Rocky Marciano is the only unbeaten heavyweight champion in history. He packed a powerful punch, although he wasn't a huge person. He claimed to be 5'11", but was he really that tall? We examine images of other boxers and celebrities in an attempt to deconstruct it and expose its actual height. Loading...
Marciano became heavyweight champion on January 31, 1951 when he defeated Tommy Burns by TKO in eight rounds. Before becoming champ, he had lost two fights by KO and one by decision.
He held the title for nearly three years before losing it to Joe Louis. During his time as champ, he outpointed Harry Wills, knocked out Max Baer in nine rounds, and beat Primo Carnera (who was also undefeated before meeting Marciano) by TKO in 11 rounds.
After his boxing career ended, he went on to have a successful career as a manager and trainer. He died in September 1974 at the age of 48.
After all, he had the smallest reach in heavyweight boxing history, being only 5 feet 10 1/2 inches tall and weighing no more than 192 1/2 pounds. This argument is refuted by Peter Marciano. His brother Rocky Jr. told Sports Illustrated in 1995 that their father weighed between 200 and 215 pounds when he retired.
During his career, Rocky Marciano won every fight he fought by knockout or submission, posting a record of 69-0 with 59 KOs. He is considered one of the greatest heavyweights of all time. After retiring from boxing, he became a successful restaurateur in New York City. He died in June 1987 at the age of 73.
Weight-for-height stats are calculated using estimates for each boxer's height and weight upon retirement. Since no official records exist, statistics are calculated based on assumptions about what Marciano's height and weight might have been like at different points in his career.
For example, one study estimated his maximum possible body weight to be 220 pounds, based on the assumption that he reached its highest point sometime between 1955 and 1965. Another study estimated his minimum possible body weight to be 190 pounds, based on the assumption that he weighed no more than 200 pounds when he retired.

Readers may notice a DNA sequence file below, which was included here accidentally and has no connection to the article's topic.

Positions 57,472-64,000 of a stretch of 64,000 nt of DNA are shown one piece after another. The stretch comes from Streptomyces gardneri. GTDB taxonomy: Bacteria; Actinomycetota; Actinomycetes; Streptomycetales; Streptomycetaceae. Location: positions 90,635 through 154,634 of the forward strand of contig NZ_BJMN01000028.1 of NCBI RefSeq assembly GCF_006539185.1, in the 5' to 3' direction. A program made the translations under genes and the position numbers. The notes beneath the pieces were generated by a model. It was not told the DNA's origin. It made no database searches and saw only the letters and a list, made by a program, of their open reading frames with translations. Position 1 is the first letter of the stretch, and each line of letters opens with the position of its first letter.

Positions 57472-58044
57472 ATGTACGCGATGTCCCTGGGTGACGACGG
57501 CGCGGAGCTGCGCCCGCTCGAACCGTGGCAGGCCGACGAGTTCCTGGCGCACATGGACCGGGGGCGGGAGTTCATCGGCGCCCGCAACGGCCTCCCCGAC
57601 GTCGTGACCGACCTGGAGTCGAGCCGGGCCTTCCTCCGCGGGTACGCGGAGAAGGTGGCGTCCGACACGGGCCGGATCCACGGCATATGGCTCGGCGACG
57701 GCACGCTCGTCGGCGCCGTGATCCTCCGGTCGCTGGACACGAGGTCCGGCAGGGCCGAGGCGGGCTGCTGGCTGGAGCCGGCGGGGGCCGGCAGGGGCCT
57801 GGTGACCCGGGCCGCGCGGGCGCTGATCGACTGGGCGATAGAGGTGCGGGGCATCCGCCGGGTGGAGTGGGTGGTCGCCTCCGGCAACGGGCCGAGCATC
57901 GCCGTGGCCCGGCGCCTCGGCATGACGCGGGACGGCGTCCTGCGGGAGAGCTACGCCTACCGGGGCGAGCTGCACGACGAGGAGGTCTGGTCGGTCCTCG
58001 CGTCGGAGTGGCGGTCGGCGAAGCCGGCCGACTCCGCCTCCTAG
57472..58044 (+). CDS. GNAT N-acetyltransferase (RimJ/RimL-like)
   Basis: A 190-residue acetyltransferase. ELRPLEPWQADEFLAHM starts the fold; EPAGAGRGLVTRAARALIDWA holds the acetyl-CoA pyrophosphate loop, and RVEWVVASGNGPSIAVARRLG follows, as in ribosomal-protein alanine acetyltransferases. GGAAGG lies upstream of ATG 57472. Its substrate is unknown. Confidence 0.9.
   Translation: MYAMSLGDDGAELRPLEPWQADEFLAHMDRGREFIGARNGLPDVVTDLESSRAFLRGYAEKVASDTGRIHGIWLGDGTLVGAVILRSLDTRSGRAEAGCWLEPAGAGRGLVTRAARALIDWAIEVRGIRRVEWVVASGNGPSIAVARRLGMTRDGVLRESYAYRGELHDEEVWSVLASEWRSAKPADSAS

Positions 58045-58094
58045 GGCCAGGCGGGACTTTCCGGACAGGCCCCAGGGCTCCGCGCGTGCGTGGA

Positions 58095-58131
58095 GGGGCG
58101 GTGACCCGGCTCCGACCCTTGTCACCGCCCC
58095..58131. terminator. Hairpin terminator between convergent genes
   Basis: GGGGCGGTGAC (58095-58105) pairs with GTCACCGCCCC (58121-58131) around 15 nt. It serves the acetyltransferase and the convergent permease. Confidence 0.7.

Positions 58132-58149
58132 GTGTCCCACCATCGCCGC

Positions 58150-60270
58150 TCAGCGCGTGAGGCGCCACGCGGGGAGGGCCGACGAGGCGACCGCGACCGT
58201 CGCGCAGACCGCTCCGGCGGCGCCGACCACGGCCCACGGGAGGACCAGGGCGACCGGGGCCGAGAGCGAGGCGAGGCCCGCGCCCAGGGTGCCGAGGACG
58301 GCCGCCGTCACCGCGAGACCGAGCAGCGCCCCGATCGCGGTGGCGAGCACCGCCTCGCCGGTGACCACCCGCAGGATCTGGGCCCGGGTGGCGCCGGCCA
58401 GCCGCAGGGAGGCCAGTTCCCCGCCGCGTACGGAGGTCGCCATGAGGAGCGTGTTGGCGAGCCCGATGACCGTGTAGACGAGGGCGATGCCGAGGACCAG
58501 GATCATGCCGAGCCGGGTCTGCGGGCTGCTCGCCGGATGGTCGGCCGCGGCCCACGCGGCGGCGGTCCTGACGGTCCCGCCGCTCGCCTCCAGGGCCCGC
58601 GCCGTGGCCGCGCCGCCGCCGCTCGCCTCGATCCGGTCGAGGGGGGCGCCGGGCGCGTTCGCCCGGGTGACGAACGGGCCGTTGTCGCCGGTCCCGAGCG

It was the Marciano method. He was a small-framed heavyweight—5ft 10in tall, roughly 13 1/2st, and with a 68in reach, the smallest of all heavyweight champions—who supplemented his genetics with a Fordian work ethic, an iron will, and a wrecking-ball right hand—his "Suzie Q."
At age 24, in 1946, he won the world heavyweight championship from Joe Louis by upsetting Louis' favored opponent, James J. Braddock, in 12 rounds. The following year, at 25, he lost the title to Ben Turpin. In 1949, he reclaimed the crown from Turpin. Two years later, at 27, he lost it to Louis again.
During his first two years as champion, Marciano held his own in several tough fights with fellow heavyweights. But then, in April of 1952, he met a young upstart named Muhammad Ali. The two fighters traded blows for 12 furious rounds, during which time both men suffered severe cuts and bruises. In the final round, Marciano seemed tired and slow, and when the referee stopped the fight, many believed that Marciano had won. However, the New York State Athletic Commission declared Ali the winner because they said Marciano had used up most of his allotted time fighting without throwing a single effective punch.
After his second loss as world champ, Marciano decided not to continue fighting. He retired with a record of 39-0-1.
Despite his small stature, Marciano was an excellent pound-for-pound puncher. He was physically powerful, with excellent tendon strength, and he never entered the ring in anything less than top shape. Rocky contributed striking power, a strong work rate, stamina, durability, outstanding training, and a competitive spirit to every battle. His career record of 49 wins (45 by knockout), no losses, and one draw makes him one of the most successful boxers of all time. In 1951, The Ring magazine named him boxer of the year.
During his prime, from 1946 to 1952, Rocky was considered one of the best fighters in the world. His skill and experience were so great that many boxing writers and fans believed he was actually the better fighter of the two. They called him "The Prince of Punches" and "The King of Clinches". Although he lost twice to Joe Louis, they were close fights and both bouts were very controversial. After his second loss to Louis, many people wrote off Marciano as a washed up boxer; but he rebounded from that disappointment and went on to have another highly successful career. In 1955, at the age of 30, he fought and defeated former champion Max Baer. This bout was for the World Heavyweight Championship but it is not recognized by any major sanctioning body due to its being held before the creation of this position. So, this makes it the first ever "No Holds Barred Championship Belt".